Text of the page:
Minnesota Leads Big Ten Recruiting Class
Gophers Top Strong Group of Incoming Players
by Jasper Kozak-Miller/Recruiting Writer
The first in our preseason series of incoming recruiting classes, conference-by-conference is the Big Ten, which starts play in 2013-14 after two years of buildup.
The Big Ten's first ever set of incoming freshmen looks to be a great group, but it's the Maroon contingent of Minnesota freshmen that set the bar for future classes here. The Gophers’ class of eight is led by shifty offensive spark plug Taylor Cammarata, who despite weighing under 160 pounds, should bring plenty of offense to Mariucci this year. Cammarata, only 5-foot-7, is joined by a number of other smaller forwards including Minnesota's Mr. Hockey 2012 winner Justin Kloos, while big man Hudson Fasching looks like he will come on very strong later in his college career.
Star in-state products Tommy Vannelli, Mike Brodzinski and Jake Bischoff add some talent to the back-end for Don Lucia and company, which is incredible considering the Gophers, by most standards, have plenty of talent returning from last year.
Right behind the Gophers are the Michigan Wolverines, who are coming off an uncharacteristically tough year.
Ann Arbor has seen an exodus of some talent, as promising goaltender Jared Rutledge has left the program to develop after not meeting expectations, while first-round defenseman Jake Trouba headed north to his NHL rights-holders in Winnipeg. What's left is a very formidable nucleus of players that learned how to pull big wins out in the wake of some adversity and closed the season on a stronger note than anticipated.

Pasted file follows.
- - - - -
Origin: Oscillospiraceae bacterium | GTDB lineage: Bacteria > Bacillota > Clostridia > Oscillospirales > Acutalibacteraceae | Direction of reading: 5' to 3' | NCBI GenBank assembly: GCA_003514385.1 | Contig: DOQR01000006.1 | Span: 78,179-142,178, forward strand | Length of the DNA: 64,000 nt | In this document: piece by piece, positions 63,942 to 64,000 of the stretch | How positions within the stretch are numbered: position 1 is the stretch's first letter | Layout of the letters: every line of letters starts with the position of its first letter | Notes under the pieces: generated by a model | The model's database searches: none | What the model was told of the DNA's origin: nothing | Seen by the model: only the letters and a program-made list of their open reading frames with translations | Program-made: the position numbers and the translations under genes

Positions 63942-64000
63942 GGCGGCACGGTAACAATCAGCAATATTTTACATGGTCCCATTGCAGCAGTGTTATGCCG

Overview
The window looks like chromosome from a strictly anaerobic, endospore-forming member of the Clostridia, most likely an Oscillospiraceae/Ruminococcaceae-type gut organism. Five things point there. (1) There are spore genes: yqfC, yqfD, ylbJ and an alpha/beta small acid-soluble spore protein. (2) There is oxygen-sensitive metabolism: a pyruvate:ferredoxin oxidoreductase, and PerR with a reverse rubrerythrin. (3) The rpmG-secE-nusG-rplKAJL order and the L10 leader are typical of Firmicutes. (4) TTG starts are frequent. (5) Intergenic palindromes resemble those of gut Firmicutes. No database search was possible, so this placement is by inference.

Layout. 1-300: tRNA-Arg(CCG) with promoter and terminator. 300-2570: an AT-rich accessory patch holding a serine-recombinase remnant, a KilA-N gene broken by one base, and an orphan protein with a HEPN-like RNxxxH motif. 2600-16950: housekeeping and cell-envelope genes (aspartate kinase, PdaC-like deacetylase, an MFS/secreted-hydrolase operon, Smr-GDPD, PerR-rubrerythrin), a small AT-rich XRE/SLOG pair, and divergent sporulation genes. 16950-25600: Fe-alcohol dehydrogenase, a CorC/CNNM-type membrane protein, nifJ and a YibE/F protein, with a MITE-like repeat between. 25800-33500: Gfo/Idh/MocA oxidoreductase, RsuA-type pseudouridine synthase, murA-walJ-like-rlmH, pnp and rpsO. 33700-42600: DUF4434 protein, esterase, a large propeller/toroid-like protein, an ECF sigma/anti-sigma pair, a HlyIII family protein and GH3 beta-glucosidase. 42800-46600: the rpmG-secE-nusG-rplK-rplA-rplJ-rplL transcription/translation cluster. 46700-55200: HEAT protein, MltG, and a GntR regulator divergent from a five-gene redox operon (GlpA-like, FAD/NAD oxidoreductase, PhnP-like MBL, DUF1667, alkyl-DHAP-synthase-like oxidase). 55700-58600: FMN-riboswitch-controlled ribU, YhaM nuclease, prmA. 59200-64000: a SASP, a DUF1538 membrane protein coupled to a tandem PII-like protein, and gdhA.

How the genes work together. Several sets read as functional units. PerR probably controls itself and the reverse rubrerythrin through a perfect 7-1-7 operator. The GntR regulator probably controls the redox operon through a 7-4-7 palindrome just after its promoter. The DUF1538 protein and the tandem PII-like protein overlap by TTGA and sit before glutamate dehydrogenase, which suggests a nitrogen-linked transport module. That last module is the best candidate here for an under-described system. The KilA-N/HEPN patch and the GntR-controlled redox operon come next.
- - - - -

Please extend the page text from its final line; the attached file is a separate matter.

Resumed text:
They will be bolstered first and foremost by rising star J.T. Compher out of the NTDP, a hard-working talent with loads of skill, as well as Compher's lethal scoring teammate Evan Allen, a Michigan native. Allen, a Detroit Honeybaked product, will be joined by fellow Honeybaked skater Tyler Motte up front, who is a diminutive but high-energy skater who competes his tail off.
On the back-end, smooth-skating Michael Downing looks like a potential four-year cornerstone defenseman for the Big Blue, while Nolan De Jong is a big, well-regarded defenseman from the British Columbia circuit.
Michigan State and Ohio State both bring in some strong players, as expected. Spartans new-comer J.T. Stenglein should add an instant scoring threat, as could Swede Villiam Haag, a forward from the famous Frölunda Indians program. In-state product Mackenzie MacEachern is a well-built NHL prospect but may take a little while to acclimate to the pace of Division I hockey.
As for the Buckeyes, Ohio State freshman goalie Matt Tomkins looks to be a rising star between the pipes for a team that has lost a few marquee recruits in the wake of former head coach Mark Osiecki's departure this past spring.
Mike Eaves' Wisconsin Badgers add a player across the state line with one of Minnesota High School's best pure scorers of all time, Grant Besse, joining the program. Meanwhile, Jedd Soleway is a skilled Canadian forward (Vernon, B.C.) with a nose for the net and a pro hockey frame.
Penn State, with its first real season of Division I college hockey on the horizon, also enjoys its first ever positional controversy. Game-ready sophomore goaltender Matt Skoff carved out a clear spot for himself in the line-up last year just as high-end NHL-drafted netminder Eamon McAdam steps onto campus. McAdam, for his part, actually didn't have the smoothest ending to his junior career and will be looking to right the ship while simultaneously carving a name for himself in the growing legacy of Nittany Lions hockey.
Jasper Kozak-Miller covers College Hockey Recruiting and scouts Amateur Hockey Prospects for Over The Boards.